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Research on the project and main results

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Open short-term post-doc position

 

Project summary

One of the main drawbacks of contemporary medicines in general and of chemotherapeutics used for cancer treatment in particular is that they are resorbed non-specifically in the organism. This results in a number of undesired side effects, some of which with long-term health-deteriorating consequences for the patients. The ability for targeted drug delivery to malignant cells would significantly improve the quality of medical treatment and is one of the modern drug development directions [M. Gooding, L. P. Browne, F. M. Quinteiro, D. L. Selwood, Chem. Biol. Drug Des. 80 (2012) 787-809]. Studying the molecular-level behaviour of components for such drug delivery systems is the main objective of the project.

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Nowadays, an active field of research is the elaboration of systems and methods for directed delivery of pharmaceutics to target tissues in the organism by using drug delivery systems. One of the approaches to achieve more efficient transport is the active targeting of drug transporting compounds. This technique is based on including vector-ligands in the drug delivery system, which are recognized in vivo by various receptors located on the surface of malignant cells [Y. Zhong, F. Meng, Ch. Deng, Zh. Zhong, Biomacromolecules 15 (2014) 1955-1969]. Cancer cell membranes are known to contain large amounts of certain receptors [Parker, N.; Turk, M. J.; Westrick, E.; Lewis, J. D.; Low, P. S.; Leamon, C. P. Anal Biochem 2005, 338(2), 284–293], which can be selected as the target for the active transporters. There is no unified opinion on which macromolecule is the most suitable one for specific transduction of the drugs and, hence, studies in this direction are needed.

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Proper selection of the targeting ligands is necessary as well. Even though many chemical and biochemical compounds have been tested as vectors, there are still non-elucidated aspects related to the specificity of their action. More fundamental understanding of the problem and determination of the factors governing the ligand-receptor interaction are in place.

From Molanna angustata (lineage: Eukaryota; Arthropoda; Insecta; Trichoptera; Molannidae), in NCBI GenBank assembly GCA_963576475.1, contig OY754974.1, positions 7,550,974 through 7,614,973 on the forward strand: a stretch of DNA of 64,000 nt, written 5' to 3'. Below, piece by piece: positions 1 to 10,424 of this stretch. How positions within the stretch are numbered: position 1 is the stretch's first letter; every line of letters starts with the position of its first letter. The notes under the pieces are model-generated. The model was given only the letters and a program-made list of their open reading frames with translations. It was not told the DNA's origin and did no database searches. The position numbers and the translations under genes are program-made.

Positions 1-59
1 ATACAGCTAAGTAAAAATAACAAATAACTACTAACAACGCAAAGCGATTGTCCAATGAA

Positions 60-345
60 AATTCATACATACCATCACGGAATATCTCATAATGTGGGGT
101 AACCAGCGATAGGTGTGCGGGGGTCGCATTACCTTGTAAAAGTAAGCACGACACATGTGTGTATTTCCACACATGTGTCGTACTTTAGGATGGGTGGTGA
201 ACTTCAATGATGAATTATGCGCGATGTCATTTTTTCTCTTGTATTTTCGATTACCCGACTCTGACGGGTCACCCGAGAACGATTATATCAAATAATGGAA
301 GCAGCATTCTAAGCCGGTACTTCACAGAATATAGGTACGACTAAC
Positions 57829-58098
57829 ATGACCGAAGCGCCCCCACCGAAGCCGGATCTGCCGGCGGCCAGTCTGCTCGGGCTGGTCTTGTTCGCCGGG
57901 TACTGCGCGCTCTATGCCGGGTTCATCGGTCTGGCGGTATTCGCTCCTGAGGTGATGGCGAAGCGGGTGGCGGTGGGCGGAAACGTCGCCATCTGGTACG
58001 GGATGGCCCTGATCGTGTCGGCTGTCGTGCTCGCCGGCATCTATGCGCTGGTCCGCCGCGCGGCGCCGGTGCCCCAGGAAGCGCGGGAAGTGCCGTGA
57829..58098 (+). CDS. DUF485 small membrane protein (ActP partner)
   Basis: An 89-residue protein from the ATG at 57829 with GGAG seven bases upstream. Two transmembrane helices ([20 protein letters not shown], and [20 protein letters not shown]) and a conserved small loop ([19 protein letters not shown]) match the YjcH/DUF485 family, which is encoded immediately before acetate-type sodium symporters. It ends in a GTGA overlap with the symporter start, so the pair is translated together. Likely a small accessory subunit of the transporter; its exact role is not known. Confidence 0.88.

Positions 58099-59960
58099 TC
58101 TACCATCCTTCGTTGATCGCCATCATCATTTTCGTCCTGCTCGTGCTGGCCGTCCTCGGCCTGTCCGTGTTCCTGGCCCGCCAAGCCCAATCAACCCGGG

The main objectives of the project encompass molecular-level clarification of part of the unanswered questions and in view of that the following tasks are formulated: (i) selection of an appropriate receptor; (ii) study of a series of vector ligands, which bind to it and are experimentally accessible; inclusion of these ligands in a carrier system of a chemotherapeutic; singling out of the most suitable vectors by rational design; (iii) elucidation of the targeting and recognition mechanism of these (bio)molecules by model receptor-containing lipid membranes mimicking those of cancer cells.

The tasks will be accomplished with the methods of molecular modelling. The main tool within the project are molecular dynamics (MD) simulations. MD trajectories for model systems composed of vector-ligands and model cell membranes with an embedded receptor are generated in conditions as close as possible to physiological ones.

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The dynamics of the targeting process, as well as the types of operative interactions responsible for the vectors-membrane recognition specifics, are investigated. For description of the energetics in the model systems, also quantum chemical calculations are performed for concise active parts.